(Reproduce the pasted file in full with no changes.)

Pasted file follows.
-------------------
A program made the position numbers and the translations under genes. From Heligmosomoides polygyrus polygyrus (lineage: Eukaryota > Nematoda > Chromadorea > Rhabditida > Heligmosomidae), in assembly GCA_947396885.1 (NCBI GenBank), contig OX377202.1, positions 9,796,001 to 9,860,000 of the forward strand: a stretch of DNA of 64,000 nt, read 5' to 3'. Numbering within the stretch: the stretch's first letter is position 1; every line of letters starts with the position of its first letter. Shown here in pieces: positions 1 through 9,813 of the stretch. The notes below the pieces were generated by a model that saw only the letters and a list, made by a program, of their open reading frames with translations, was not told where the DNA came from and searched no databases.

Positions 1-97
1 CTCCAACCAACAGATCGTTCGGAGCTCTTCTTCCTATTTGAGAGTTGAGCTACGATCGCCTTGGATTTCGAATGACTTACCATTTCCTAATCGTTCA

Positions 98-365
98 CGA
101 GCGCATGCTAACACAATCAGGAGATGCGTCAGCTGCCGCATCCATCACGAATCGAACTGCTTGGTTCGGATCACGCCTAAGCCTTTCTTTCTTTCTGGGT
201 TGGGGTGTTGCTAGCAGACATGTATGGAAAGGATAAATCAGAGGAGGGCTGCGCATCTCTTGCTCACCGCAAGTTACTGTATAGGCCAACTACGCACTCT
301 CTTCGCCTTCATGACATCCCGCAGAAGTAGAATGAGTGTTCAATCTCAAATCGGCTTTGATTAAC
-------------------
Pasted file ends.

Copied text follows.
A program made the position numbers and the translations under genes. From Heligmosomoides polygyrus polygyrus (lineage: Eukaryota > Nematoda > Chromadorea > Rhabditida > Heligmosomidae), in assembly GCA_947396885.1 (NCBI GenBank), contig OX377202.1, positions 9,796,001 to 9,860,000 of the forward strand: a stretch of DNA of 64,000 nt, read 5' to 3'. Numbering within the stretch: the stretch's first letter is position 1; every line of letters starts with the position of its first letter. Shown here in pieces: positions 1 through 9,813 of the stretch. The notes below the pieces were generated by a model that saw only the letters and a list, made by a program, of their open reading frames with translations, was not told where the DNA came from and searched no databases.

Positions 1-97
1 CTCCAACCAACAGATCGTTCGGAGCTCTTCTTCCTATTTGAGAGTTGAGCTACGATCGCCTTGGATTTCGAATGACTTACCATTTCCTAATCGTTCA

Positions 98-365
98 CGA
101 GCGCATGCTAACACAATCAGGAGATGCGTCAGCTGCCGCATCCATCACGAATCGAACTGCTTGGTTCGGATCACGCCTAAGCCTTTCTTTCTTTCTGGGT
201 TGGGGTGTTGCTAGCAGACATGTATGGAAAGGATAAATCAGAGGAGGGCTGCGCATCTCTTGCTCACCGCAAGTTACTGTATAGGCCAACTACGCACTCT
301 CTTCGCCTTCATGACATCCCGCAGAAGTAGAATGAGTGTTCAATCTCAAATCGGCTTTGATTAAC